The Japanese crypto exchange Bitpoint has recently discovered over 250 million yen – $2.3 million – worth of crypto. Specifically, this is part of a massive crypto theft carried out last week, according to local news outlet The Mainichi.
Bitpoint manages to retrieve over $2 million of stolen funds following exchange hack
What’s more, this recovery of the stolen funds is a fascinating story. According to the report from The Mainichi, Bitpoint uncovered these funds on overseas exchanges. Moreover, these oversea exchanges reportedly employ a trading system provided by Bitpoint Japan.
As such, it was easier for Bitpoint to recover the stolen funds. Furthermore, Bitpoint has reportedly told The Mainichi that this recent discovery brings the sum of stolen funds down from around $32 million to $28 million.
While this is naturally still substantial, it showcases that crypto hacks are not always entirely irreversible. Bitpoint was originally hacked on July 12th, during which $23 million worth of customers’ funds were stolen. What’s more, around $9.2 million worth of the exchange’s own funds were also stolen.
Specifically, this hacker attack saw the attackers make away with a mix of Bitcoin, Litecoin, Ripple and Ethereum. Moreover, the targeted wallets were reportedly Bitpoint’s hot crypto wallets.
This comes after investors were adversely affected by the news of Bitpoint’s hacking attack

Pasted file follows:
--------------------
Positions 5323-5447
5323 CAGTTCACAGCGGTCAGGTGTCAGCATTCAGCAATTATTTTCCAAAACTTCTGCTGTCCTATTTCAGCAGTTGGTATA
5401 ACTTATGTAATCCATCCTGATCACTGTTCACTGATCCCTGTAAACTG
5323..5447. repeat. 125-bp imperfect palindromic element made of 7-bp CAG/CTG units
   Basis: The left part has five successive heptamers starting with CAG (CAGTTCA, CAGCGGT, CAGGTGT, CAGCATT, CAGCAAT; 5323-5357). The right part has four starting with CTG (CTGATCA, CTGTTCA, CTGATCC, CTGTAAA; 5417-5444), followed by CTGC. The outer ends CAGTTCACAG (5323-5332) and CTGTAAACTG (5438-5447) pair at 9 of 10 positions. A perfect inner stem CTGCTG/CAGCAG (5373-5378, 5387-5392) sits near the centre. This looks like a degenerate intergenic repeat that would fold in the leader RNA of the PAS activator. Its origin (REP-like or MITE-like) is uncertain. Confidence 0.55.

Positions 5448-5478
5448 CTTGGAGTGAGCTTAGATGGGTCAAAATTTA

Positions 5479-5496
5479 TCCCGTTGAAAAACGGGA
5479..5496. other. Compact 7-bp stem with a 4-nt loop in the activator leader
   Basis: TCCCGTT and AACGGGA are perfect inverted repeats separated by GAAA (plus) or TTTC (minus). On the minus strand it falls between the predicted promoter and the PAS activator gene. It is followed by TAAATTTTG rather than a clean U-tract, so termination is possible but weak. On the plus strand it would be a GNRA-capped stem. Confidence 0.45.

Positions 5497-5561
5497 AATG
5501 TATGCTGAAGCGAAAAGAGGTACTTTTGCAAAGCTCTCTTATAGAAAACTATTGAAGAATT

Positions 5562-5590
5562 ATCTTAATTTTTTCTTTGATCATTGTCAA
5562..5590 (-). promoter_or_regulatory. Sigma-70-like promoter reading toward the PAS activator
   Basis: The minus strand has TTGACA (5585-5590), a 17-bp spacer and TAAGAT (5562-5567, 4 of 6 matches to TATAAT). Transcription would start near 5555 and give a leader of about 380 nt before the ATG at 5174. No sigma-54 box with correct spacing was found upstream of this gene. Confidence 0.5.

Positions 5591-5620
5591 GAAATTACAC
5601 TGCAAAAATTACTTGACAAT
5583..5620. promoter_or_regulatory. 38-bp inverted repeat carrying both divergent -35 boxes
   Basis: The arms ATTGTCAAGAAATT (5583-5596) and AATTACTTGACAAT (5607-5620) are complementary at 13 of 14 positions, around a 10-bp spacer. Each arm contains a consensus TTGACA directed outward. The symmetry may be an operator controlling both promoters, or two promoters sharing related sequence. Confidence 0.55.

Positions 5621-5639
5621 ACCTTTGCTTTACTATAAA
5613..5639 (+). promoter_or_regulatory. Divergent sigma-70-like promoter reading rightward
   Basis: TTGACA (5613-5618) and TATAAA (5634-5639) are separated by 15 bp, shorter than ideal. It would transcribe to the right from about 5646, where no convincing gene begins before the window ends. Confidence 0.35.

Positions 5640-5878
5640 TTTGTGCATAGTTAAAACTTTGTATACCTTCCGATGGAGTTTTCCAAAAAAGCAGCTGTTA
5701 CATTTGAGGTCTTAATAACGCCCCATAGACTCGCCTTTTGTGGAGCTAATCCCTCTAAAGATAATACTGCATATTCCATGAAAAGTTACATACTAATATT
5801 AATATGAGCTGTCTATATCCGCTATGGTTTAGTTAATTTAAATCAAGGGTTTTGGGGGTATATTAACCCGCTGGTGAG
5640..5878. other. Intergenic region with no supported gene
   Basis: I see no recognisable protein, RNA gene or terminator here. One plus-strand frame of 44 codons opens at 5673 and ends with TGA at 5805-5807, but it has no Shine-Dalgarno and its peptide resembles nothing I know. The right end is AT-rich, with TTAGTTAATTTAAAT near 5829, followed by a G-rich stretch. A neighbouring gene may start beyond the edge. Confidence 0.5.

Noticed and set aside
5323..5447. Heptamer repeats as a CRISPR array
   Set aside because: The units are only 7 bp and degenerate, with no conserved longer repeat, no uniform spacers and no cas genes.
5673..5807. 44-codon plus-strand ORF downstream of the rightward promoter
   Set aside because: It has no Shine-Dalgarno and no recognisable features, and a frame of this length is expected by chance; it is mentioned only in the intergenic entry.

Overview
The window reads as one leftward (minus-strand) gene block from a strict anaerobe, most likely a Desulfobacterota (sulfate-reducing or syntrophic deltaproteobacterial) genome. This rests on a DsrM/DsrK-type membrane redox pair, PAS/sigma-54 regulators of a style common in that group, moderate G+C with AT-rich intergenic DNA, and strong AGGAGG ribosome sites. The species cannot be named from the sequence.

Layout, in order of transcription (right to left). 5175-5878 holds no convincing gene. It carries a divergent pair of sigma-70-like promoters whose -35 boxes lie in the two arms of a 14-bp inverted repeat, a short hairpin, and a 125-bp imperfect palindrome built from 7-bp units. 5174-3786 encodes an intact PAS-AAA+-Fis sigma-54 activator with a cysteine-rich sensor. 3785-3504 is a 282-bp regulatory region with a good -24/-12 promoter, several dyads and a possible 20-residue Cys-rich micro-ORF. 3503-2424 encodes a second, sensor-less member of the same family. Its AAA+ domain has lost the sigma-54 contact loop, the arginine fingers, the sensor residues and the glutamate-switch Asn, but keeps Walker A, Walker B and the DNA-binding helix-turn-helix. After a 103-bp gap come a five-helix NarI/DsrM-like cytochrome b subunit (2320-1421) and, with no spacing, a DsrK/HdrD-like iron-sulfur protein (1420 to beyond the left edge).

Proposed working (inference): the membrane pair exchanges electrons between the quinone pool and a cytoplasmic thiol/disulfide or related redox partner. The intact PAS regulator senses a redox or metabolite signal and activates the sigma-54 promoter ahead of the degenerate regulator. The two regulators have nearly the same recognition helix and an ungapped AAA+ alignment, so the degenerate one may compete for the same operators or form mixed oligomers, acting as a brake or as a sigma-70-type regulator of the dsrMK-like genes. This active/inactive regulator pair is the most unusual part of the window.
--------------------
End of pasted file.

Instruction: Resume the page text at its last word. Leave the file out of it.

Following this hack, Bitpoint decided to suspend all exchange services. Additionally, Bitpoint’s parent company – Remixpoint Inc. – reportedly saw its stock fall by around 19% following the hack. Furthermore, Remixpoint then went ungraded in Tokyo, due to a reported glut of sell orders brought about by the hacking attack.
As such, the news that Bitpoint has been able to retrieve some of the stolen funds is naturally positive. What’s more, the Bitpoint hack is not the first high-profile Japanese crypto exchange to face a massive hack attack.
Back in January of 2918, the Japanese crypto exchange Coincheck also faced a significant hacking attack. In that particular hack, attackers reportedly made away with around $534 million of NEM tokens. In this case, the funds were stolen from Coincheck’s low-security wallet. The Japanese crypto exchange Zaif also faced a hack, of $59 million last year.
Nevertheless, Bitpoint’s hack is notable, seeing as Bitpoint was one of the crypto exchanges ordered to improve their business last year by Japan’s Financial Services Agency. At the time, the FSA was reportedly worried over Bitpoint’s compliance with applicable Know Your Customer and Anti-Money Laundering policies.
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Rasmus Pihl is a writer for Toshi Times by day and an avid follower of the blockchain industry by night. Rasmus holds a Bachelor’s Degree in Marketing from the Gothenburg School of Business, Economics, and Law and runs a Swedish marketing consulting firm. Moreover, when he isn’t writing for Toshi Times, traveling, working or changing the world in some other capacity, Rasmus is more than likely caught up in postgraduate studies.